That confidence laid a foundation. True to Delaney's guarantee, Montana returned to relevance this season, rolling up a 10-2 regular season record and earning a first-round bye to the FCS playoffs. The Grizzlies showed incredible resilience along the way, winning a number of games in dramatic fashion in the fourth quarter or overtime (see: Cal Poly, Sacramento State, South Dakota).
The Griz entered the season with high hopes, particularly with the return of quarterback Jordan Johnson. Johnson was forced to miss the 2012 season while fighting -- and overcoming -- dubious sexual assault charges, but he came back in a big way with more than 3,300 passing yards and 32 touchdowns to establish himself as an elite quarterback on the national level (more on that later).
The season ended sooner than the Griz would have liked, with a 42-35 home loss to Coastal Carolina in the second round of the playoffs. But it was a wild ride, one that put Montana back among the top teams in the country. Here's a look back at some of the highs and lows of the 2013 Grizzlies:
Coverage and commentary from the second-round FCS playoff game pitting the Montana Grizzlies against the Coastal Carolina Chanticleers. Join the discussion here!
For years we've heard all about how Peyton Manning is a cold weather stiff. Some people just aren't adept at performing at a high level when the temps fall below freezing. And Manning, as the stats, wins and losses suggest, is one of those guys.
This week we've heard all about how the cold weather in Missoula will affect Saturday's second-round playoff game between Montana and Coastal Carolina. It's not so much that Montana will have a particular "advantage" in this type of cold. The Griz might be more used to the wintry conditions than their southern opponent, but it's not like they don't have their share of players who hail from warm climates (starting corners Anthony Goodwin and Josh Dennard, for example, are from California and Arizona, respectively).
If it were in the 20s in Missoula tomorrow, then I could agree with the notion of Montana having a big leg up. But NOBODY is acclimated to zero or sub-zero temperatures, no matter where they are from. So it comes down to who can manage it better. Coastal Carolina coach Joe Moglia made absolutely certain his team will have sideline and bench heaters for the game. But the Grizzlies will have the same perks. As CCU running back Lorenzo Taliaferro suggested Thursday, the players have to "man up" and play through it.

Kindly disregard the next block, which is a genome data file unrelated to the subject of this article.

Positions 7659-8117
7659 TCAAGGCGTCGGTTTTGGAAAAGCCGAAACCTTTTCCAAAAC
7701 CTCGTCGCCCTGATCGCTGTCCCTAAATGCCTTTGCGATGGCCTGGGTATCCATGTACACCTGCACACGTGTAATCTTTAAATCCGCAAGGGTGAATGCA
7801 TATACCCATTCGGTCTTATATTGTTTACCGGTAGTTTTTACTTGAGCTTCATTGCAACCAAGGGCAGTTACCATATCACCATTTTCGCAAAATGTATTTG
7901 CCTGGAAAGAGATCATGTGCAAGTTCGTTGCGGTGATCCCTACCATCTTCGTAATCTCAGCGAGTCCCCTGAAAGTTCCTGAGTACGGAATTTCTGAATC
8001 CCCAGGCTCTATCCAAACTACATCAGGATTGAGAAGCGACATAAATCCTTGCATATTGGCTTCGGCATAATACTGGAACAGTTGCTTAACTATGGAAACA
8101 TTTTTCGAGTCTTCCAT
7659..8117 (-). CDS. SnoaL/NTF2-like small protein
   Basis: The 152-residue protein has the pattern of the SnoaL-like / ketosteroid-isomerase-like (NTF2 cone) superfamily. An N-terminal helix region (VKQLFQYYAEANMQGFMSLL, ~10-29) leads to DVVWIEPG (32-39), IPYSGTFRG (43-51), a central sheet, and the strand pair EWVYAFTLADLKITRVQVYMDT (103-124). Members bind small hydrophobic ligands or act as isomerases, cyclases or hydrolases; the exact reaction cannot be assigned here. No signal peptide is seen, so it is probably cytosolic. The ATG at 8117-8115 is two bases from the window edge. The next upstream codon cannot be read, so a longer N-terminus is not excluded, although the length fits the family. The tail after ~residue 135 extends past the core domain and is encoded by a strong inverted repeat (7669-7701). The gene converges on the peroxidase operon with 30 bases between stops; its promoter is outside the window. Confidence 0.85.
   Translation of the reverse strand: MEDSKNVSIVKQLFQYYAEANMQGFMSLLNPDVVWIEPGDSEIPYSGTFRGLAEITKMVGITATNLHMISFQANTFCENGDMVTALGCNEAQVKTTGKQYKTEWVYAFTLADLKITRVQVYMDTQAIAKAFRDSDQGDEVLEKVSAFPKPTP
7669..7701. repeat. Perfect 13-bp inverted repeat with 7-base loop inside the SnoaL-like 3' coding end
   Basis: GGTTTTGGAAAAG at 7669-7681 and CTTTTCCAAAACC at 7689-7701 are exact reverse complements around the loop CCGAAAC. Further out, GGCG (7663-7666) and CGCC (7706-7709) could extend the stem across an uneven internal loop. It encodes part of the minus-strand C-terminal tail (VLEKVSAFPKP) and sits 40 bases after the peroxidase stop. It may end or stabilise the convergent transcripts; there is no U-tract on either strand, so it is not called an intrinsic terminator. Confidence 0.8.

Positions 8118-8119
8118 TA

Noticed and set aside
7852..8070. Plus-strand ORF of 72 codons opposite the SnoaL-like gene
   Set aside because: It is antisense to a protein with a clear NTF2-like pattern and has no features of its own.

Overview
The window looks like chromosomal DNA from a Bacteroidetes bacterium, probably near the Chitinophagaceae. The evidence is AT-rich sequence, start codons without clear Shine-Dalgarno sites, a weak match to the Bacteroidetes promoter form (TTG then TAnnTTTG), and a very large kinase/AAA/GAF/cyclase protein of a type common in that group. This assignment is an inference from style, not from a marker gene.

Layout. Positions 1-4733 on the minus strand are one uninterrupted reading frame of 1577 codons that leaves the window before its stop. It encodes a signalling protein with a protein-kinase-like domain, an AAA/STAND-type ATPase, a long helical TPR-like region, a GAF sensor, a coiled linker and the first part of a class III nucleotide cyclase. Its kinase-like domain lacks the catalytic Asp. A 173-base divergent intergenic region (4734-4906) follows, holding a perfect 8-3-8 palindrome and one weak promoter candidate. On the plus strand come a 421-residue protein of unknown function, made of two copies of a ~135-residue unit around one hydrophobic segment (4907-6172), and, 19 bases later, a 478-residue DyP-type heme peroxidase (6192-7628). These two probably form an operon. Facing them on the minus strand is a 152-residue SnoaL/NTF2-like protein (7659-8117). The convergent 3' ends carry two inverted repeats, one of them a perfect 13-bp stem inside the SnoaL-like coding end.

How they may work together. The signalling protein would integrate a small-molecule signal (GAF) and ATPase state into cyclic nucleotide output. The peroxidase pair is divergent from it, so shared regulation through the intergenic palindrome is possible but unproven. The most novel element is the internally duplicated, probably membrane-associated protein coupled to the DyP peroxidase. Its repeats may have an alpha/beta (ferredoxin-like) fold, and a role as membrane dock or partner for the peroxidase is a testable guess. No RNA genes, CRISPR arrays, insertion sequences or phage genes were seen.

Here are three areas to specifically watch on Saturday:
• RUNNING GAME: It might not be a big game for the quarterbacks -- although that's not a given. Montana's Jordan Johnson and Coastal's Alex Ross are each very efficient in their own right ... and both are capable of the big play. But the onus falls on the running backs, at least going in, and the teams know it. The Grizzlies' Jordan Canada and Travon Van will be asked, again, to grind it out between the tackles and bounce the ball outside for positive yards when necessary. Montana doesn't waver from its running game -- they go with it until it starts to work, and that will likely be the case against against the Chanticleers. The Griz would love to run the ball more than 50 times in this game. On the other side, Lorenzo Taliaferro is CCU's main man. Taliaferro comes in as an All-America candidate, having rushed for more than 1,500 yards and a Big South record 24 TDs. The Chants have more of a read option-style ground game, and Taliaferro is the focus of their attack.
The Age of DeNarius is over at Montana State. And the biggest revelation from Rob Ash's Wednesday conference call with reporters is that the Bobcats' quarterback competition is officially open for business.
The easy assumption was that Jake Bleskin, who started two games in place of an injured DeNarius McGhee early this past season, was the heir apparent. But Ash and his offensive staff are saying, "Not so fast." They've decided to open up the competition to everybody -- Bleskin, Dakota Prukop, Quinn McQueary and Nevada transfer Tanner Roderick.